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Regulatory risks and mHealth

mhealth regulatory riskThis week’s blog concerns the topic of regulation in mHealth.  Before you all fall asleep (OK, regulation can be a little dull) let me explain why.  This week I was astonished to learn how few mHealth software applications have been approved as medical devices 

Regulatory approvals – a rare beast

I learnt this at a very good Health 2.0 talk in Manchester this week by Chris Seaton, who developed the “Mersey Burns” app on behalf of St Helens and Knowsley NHS Trust.  This clever app turns a complex manual calculation for fluid replacement into a quick and easy interactive tool for busy doctors in Emergency Departments, and has wide applicability.  Chris realised the inherent risks of harm if there were any inaccuracies in his software, so applied for Medical Device approval in early 2012.  He was amazed to hear that this was the first approval of standalone mHealth software requested in Europe!  This made me dig a little further.  On the MHRA website, there are only a handful of standalone software manufacturers listed in their database, yet I know there are hundreds of companies producing mHealth, telehealth and telecare software in the UK alone.  I tried to look at the EU-wide picture and it was impossible to determine if other countries had more in the way of registrations – the EUDAMED database is not public access.  The FDA in the US is a little more helpful, with a list of over 70 mobile medical applications approved (one even as far back as 1997).  

Now, consider this – according to Research2Guidance there are more than 97,000 apps available on the app stores globally, and others that are only distributed away from the app stores, yet only a hundred or so have medical device approval?  OK, a lot of those apps will fall into the non-regulated fitness/wellness/diet category, but a short glance just at the Google Play app store showed me 100 or so dosage calculators.  It’s barely credible that some of these shouldn’t be seeking some sort of registration or approval, even in a low-risk category.  Indeed in a piece of work we did at Vodafone, one of the experts we consulted (Bradley Thompson of the mHealth Regulatory Coalition) suggested that up to a third of apps may require regulatory clearance.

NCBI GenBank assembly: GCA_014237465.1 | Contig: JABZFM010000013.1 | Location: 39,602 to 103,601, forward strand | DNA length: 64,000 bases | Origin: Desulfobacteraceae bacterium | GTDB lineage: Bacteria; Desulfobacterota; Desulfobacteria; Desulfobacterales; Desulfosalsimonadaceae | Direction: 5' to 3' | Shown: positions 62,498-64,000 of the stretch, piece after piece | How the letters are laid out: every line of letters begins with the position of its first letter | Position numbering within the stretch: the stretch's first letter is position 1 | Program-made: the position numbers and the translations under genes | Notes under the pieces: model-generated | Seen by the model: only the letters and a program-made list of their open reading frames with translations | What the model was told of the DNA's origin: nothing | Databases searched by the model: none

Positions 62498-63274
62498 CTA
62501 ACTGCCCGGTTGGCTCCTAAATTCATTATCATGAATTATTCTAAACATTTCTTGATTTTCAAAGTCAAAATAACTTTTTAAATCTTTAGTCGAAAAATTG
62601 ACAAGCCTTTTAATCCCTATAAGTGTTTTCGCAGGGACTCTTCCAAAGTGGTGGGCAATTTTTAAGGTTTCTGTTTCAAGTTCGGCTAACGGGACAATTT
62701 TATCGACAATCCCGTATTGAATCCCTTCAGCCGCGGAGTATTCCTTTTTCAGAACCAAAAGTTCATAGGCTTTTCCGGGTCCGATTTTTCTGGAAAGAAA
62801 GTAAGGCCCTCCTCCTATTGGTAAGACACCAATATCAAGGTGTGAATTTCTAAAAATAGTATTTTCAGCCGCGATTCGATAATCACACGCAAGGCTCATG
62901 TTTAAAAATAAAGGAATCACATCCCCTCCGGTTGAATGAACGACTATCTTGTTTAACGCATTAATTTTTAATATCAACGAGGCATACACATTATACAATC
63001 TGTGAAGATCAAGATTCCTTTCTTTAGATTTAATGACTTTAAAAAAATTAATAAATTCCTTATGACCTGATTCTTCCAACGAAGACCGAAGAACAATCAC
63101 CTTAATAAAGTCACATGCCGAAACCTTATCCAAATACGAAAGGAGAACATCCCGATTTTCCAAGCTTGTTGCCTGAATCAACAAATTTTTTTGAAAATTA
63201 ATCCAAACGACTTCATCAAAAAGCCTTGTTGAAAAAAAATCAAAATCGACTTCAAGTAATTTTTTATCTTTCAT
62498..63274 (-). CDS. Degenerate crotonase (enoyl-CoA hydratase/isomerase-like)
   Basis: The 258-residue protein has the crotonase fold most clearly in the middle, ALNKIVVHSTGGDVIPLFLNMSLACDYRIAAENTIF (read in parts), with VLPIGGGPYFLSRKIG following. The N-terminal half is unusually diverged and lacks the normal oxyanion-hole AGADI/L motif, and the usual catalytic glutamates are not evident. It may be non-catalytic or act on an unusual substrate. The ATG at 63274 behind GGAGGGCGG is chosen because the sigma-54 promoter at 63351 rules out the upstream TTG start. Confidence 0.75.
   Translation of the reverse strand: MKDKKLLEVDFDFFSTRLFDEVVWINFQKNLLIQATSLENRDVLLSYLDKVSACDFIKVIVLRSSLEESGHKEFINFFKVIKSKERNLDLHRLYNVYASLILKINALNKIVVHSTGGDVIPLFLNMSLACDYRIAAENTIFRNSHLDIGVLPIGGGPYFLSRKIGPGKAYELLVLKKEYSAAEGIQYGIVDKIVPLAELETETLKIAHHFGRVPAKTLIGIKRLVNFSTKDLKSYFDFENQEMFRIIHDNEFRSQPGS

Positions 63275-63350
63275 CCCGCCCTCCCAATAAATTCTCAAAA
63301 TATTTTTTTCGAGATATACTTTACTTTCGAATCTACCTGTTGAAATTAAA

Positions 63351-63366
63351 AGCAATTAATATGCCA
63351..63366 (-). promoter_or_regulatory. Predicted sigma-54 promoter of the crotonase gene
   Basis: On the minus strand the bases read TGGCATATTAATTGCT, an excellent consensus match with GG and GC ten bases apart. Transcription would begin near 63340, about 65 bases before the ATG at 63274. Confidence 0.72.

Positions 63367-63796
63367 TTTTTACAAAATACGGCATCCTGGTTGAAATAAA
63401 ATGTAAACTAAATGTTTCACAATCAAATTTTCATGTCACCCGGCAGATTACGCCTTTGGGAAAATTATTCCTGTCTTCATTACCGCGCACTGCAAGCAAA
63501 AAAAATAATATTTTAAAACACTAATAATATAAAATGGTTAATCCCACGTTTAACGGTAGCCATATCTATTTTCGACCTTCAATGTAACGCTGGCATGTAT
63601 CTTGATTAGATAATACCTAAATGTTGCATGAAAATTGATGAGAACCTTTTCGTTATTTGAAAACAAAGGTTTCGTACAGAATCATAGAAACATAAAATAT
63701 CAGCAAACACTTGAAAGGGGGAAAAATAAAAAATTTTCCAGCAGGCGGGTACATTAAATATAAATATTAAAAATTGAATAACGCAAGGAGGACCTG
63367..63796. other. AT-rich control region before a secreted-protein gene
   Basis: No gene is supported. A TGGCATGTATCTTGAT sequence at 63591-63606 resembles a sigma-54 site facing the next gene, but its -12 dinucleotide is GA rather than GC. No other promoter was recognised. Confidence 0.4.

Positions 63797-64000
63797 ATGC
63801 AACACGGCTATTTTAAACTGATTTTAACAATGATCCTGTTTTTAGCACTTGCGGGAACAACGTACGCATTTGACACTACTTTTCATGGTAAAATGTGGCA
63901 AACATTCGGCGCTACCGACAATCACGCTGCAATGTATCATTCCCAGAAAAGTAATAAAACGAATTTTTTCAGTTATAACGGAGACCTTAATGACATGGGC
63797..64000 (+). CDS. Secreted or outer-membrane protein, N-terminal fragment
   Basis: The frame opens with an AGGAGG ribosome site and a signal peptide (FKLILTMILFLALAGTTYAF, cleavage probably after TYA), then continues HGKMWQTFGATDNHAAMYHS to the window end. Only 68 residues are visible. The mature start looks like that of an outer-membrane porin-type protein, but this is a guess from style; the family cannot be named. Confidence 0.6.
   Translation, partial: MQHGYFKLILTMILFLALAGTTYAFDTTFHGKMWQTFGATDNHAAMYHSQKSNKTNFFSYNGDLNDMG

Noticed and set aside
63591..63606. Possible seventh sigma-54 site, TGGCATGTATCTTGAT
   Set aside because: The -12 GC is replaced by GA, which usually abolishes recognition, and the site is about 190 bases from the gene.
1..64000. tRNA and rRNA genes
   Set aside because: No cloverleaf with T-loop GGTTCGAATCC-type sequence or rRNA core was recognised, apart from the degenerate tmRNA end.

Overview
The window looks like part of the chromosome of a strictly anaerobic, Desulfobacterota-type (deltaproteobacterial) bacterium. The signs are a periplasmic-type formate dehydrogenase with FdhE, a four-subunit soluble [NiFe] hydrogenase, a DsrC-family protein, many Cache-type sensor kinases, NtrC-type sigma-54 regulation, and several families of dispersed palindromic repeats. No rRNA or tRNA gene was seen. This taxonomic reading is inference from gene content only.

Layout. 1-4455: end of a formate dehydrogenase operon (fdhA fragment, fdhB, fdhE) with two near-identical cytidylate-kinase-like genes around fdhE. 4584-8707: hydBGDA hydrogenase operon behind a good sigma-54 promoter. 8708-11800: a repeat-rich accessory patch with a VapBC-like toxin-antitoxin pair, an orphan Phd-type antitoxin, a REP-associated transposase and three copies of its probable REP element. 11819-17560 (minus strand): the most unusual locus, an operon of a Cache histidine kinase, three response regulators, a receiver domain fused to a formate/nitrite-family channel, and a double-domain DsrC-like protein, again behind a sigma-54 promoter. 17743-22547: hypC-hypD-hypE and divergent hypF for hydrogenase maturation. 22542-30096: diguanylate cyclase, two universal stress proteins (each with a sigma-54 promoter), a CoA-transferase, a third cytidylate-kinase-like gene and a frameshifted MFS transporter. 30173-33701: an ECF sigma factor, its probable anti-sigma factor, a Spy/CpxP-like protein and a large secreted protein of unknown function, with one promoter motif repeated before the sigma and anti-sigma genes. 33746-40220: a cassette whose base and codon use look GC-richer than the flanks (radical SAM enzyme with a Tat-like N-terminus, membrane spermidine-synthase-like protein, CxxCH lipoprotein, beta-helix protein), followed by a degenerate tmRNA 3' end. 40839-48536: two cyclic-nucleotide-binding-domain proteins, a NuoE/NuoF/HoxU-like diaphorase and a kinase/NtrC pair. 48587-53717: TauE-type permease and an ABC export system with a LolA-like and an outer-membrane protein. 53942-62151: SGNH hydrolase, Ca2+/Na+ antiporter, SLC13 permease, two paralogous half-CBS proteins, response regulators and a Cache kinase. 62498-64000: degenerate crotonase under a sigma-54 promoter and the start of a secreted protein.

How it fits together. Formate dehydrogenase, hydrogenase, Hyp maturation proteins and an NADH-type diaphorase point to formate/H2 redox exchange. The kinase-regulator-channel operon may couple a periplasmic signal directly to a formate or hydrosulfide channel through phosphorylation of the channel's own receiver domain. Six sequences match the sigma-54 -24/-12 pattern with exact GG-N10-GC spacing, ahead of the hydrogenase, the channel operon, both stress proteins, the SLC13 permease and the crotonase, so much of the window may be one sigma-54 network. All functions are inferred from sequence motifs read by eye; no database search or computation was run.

So what can we do about it?

My advice – always do a risk assessment and review the guidance from the national authorities if you’re developing any health-related software (app, web-based or whatever). If you’re in any doubt, consult a regulatory expert. Also, if you’re operating under FDA jurisdiction, there’s a helpful process known as 513(g) which allows you to ask the FDA directly for advice on device classification – though there is a fee. The alternative is to ignore all this and one day you may get a firm letter forcing you to withdraw from the market.  

I hope you managed to stick with this short discussion on regulatory matters – and why they really do matter.  As usual, please feel free to agree or disagree, and of course contact me.

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